If you’re feeling under the weather, don’t underestimate the power of your snot! That’s right, the colour of your nasal mucus can provide valuable insights into your health. A report from news.com.au explains that any change in the colour of your snot, according to Dr Raj Sindwani, an ear, nose, and throat specialist, could signal various problems. From allergies to infections, your snot could hold the key to discovering what else is happening with your body. So, what do the different colours mean? Let’s find out!
The Role of Nasal Mucus in the Body
The nasal mucus, commonly known as snot, is a gel-like substance produced by the nasal cavity. It is a combination of the following:
- dissolved salts
This traps and filters out foreign particles like dust, allergens, and bacteria. The role of nasal mucus is to protect the body by preventing these particles from entering the lungs and causing damage. It also keeps the nasal cavity moist, essential for proper functioning. The mucus is moved to the back of the throat by tiny hair-like cilia in the nose, where it is ingested and safely dissolved in the stomach. Therefore, nasal mucus is an important part of the body’s immune system and is necessary for maintaining good respiratory health.
Understanding the Different Colours of Snot and Their Meanings
Each colour indicates something about a person’s health:
Clear mucus is considered the normal range and is not usually a cause for medical concern. It serves as a protective barrier against viruses and bacteria that enter the nasal cavity. To flush out the virus or bacteria, the body creates extra mucus.
White mucus is often an indication of a nasal infection or cold by way of congestion and a swollen nose. Tissue inflammation results in a slowed flow of mucus, which exhibits a much thicker and cloudier texture.
Mucus that begins changing colour is a sign that a cold or some other infection is worsening. White blood cells cause a yellow tint as they fight an infection.
When mucus turns green, it’s often because of dead white blood cells thickening things up. It is advised for those sick for more than 10 to 12 days to contact a doctor, as the bacterial infection sinusitis might be at play.
Pink or red mucus
When mucus turns into a hot colour like pink or red, nasal tissue has broken within the nose. Some cases might be dryness or irritation, but others are more severe.
Black mucus is quite a concern, and it could be a sign of breathing in something like debris at a workplace that might be collected in the mucus of your nose. Some fungal infections can show black snot that can be very serious.
Nasal Mucus with Other Symptoms to Watch Out for
Aside from changes in the colour of nasal mucus, other symptoms may indicate a more serious underlying condition. These include:
- difficulty breathing
- persistent coughing
- facial pain or pressure
- changes in the sense of smell or taste
If you have these symptoms and discoloured nasal mucus, you should seek medical assistance to rule out any potential health problems. It is also essential to remember that the severity and duration of symptoms can vary from person to person and may depend on factors such as age, overall health, and medical history.
Complications from Discoloured Mucus
Several complications can arise from discoloured mucus, depending on the underlying cause. If left untreated, an infection can spread to other body parts, causing more serious health problems. Chronic sinusitis can also lead to complications such as developing nasal polyps or a deviated septum. A bacterial infection may sometimes lead to meningitis or other serious neurological conditions. Additionally, if the mucus is black or red, it can indicate a more serious underlying issue, such as a fungal infection or injury to the nasal tissue.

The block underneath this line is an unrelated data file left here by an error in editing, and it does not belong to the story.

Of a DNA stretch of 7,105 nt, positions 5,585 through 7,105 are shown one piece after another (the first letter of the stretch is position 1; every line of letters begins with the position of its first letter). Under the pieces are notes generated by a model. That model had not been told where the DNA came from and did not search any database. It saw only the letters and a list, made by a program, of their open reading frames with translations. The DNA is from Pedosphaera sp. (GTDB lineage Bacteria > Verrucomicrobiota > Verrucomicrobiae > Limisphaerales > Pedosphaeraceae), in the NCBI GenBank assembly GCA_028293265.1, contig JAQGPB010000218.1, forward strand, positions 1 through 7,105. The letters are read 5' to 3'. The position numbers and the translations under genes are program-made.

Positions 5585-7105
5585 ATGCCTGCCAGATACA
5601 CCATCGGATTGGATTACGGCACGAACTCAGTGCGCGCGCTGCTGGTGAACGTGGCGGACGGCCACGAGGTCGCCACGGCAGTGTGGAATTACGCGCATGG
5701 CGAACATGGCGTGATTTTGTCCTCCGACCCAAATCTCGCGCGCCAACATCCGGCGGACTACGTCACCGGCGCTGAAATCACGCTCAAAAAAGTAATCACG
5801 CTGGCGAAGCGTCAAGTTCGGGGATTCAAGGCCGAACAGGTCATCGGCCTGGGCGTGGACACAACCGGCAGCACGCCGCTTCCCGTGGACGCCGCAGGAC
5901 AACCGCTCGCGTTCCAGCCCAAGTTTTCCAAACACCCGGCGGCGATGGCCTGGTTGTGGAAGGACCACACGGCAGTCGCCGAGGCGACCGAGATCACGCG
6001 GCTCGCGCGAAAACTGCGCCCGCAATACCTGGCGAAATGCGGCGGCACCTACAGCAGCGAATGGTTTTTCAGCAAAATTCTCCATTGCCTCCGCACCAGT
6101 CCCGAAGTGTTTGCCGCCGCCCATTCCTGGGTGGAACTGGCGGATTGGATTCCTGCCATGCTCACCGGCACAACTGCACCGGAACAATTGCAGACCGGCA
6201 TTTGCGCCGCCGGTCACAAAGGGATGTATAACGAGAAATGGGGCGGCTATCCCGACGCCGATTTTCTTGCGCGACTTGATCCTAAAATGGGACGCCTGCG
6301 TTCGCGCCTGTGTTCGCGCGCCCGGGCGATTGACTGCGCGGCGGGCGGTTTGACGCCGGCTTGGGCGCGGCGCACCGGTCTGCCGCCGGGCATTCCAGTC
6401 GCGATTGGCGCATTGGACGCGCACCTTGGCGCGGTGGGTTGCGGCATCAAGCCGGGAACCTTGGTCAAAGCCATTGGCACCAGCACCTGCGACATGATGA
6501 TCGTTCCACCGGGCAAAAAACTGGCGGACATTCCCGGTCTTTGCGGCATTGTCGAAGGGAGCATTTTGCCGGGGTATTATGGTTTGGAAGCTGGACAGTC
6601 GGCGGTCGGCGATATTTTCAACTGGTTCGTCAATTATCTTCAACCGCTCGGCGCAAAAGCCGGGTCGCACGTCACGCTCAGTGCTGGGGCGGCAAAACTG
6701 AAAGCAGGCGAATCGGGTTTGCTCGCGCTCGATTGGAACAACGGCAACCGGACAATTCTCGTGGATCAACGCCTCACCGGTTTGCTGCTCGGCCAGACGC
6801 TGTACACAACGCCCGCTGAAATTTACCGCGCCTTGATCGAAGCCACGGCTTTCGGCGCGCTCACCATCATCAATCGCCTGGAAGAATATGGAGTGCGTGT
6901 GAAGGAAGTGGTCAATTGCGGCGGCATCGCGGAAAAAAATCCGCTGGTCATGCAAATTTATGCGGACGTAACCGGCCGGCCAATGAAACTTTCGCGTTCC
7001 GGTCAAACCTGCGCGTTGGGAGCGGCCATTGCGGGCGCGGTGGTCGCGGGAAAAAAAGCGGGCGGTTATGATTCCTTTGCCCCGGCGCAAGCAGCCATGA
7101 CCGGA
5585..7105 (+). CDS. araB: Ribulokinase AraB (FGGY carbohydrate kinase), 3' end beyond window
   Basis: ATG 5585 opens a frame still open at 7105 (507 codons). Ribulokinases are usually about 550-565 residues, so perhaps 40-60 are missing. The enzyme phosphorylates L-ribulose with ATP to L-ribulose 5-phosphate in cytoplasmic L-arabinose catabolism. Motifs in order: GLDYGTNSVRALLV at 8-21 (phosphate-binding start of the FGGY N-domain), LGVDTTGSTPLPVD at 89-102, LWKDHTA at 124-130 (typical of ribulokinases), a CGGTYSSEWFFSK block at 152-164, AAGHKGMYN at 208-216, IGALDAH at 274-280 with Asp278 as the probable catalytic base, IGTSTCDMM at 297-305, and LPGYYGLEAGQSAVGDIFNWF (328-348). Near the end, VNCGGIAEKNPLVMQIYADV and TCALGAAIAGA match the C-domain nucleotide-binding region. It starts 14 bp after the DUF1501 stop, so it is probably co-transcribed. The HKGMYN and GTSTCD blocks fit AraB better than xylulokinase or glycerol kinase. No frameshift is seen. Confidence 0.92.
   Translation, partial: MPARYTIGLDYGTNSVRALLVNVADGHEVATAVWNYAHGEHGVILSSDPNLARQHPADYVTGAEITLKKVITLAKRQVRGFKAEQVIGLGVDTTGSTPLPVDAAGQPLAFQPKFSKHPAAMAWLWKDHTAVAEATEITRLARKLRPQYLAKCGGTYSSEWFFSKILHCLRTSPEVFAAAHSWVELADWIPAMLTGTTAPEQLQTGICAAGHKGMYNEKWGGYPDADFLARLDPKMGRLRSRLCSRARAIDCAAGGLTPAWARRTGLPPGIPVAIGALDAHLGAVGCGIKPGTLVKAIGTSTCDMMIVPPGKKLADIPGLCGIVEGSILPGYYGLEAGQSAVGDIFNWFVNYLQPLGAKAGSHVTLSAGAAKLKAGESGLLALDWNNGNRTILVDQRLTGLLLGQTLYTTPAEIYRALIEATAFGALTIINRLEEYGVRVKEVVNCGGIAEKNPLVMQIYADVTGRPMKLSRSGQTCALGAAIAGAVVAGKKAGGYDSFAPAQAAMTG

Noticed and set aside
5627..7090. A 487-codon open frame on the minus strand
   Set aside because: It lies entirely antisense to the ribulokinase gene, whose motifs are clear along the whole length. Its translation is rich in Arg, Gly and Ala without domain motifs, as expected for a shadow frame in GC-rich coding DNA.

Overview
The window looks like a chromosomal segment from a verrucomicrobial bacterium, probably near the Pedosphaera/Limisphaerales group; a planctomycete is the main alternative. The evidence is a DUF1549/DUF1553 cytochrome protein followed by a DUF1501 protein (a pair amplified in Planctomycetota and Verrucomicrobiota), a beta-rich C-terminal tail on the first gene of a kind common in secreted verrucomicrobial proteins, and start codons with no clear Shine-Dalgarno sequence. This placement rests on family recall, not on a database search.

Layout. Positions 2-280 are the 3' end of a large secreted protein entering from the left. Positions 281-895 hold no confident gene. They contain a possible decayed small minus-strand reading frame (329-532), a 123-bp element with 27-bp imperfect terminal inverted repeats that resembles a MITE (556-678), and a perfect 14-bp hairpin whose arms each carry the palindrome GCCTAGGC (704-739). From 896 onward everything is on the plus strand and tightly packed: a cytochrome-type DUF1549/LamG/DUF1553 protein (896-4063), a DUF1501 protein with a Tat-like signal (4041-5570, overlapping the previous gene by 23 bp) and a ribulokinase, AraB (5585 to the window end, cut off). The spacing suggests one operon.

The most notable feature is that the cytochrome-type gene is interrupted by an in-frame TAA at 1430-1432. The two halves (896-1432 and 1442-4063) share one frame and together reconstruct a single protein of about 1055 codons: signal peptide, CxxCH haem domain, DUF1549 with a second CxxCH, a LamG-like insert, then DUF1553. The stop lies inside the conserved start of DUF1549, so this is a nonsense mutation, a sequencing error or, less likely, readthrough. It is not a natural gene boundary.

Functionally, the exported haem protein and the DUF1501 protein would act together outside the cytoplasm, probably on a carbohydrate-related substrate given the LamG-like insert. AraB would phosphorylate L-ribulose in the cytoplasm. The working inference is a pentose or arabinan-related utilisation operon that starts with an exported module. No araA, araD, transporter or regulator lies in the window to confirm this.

How to Maintain Healthy Nasal Passages
To stay healthy and prevent conditions that can cause discoloured nasal mucus, it is pertinent to practice good hygiene habits such as:
Wash your hands frequently
Handwashing is one of the simplest and most efficient ways to keep germs at bay. After coughing, sneezing, or blowing your nose, and before eating or preparing food, use soap and water for at least 20 seconds.
Cover your nose and mouth
Cover your mouth and nose with a tissue or elbow when you cough or sneeze. This helps to prevent the spread of droplets that can contain germs and infect others.
Avoid touching your face
Touching your eyes, nose, and mouth can transfer germs from your hands into your body, increasing your risk of illness.
Clean and disinfect frequently-touched surfaces
Germs can linger on surfaces for hours or even days. Regularly clean and disinfect frequently-touched surfaces such as doorknobs, light switches, and countertops.
Practice social distancing
Maintain at least 6 feet between yourself and others, especially if you are in a busy or poorly ventilated-place. This can help to prevent the transmission of germ-containing airborne droplets.
Also, remain hydrated by drinking plenty of fluids and avoid irritants such as tobacco smoke and pollution.
Furthermore, a good diet and regular exercise can strengthen the immune system and lower the chance of infection. To avoid complications, get medical attention as soon as you notice any symptoms.
Importance to First Aid Practitioners
Knowledge of the colour of nasal mucus is crucial for a certified first aid practitioner because it can provide valuable information about a patient’s health status. By observing the colour and consistency of nasal mucus, a first aid practitioner can identify potential infections or health conditions, which can help them decide how to respond to a medical emergency.
CPR First Aid RTO NO. 21903 is an organisation in Australia that provides CPR and first aid qualification courses to individuals and businesses. By taking these courses, participants can learn how to respond to emergencies, including respiratory distress.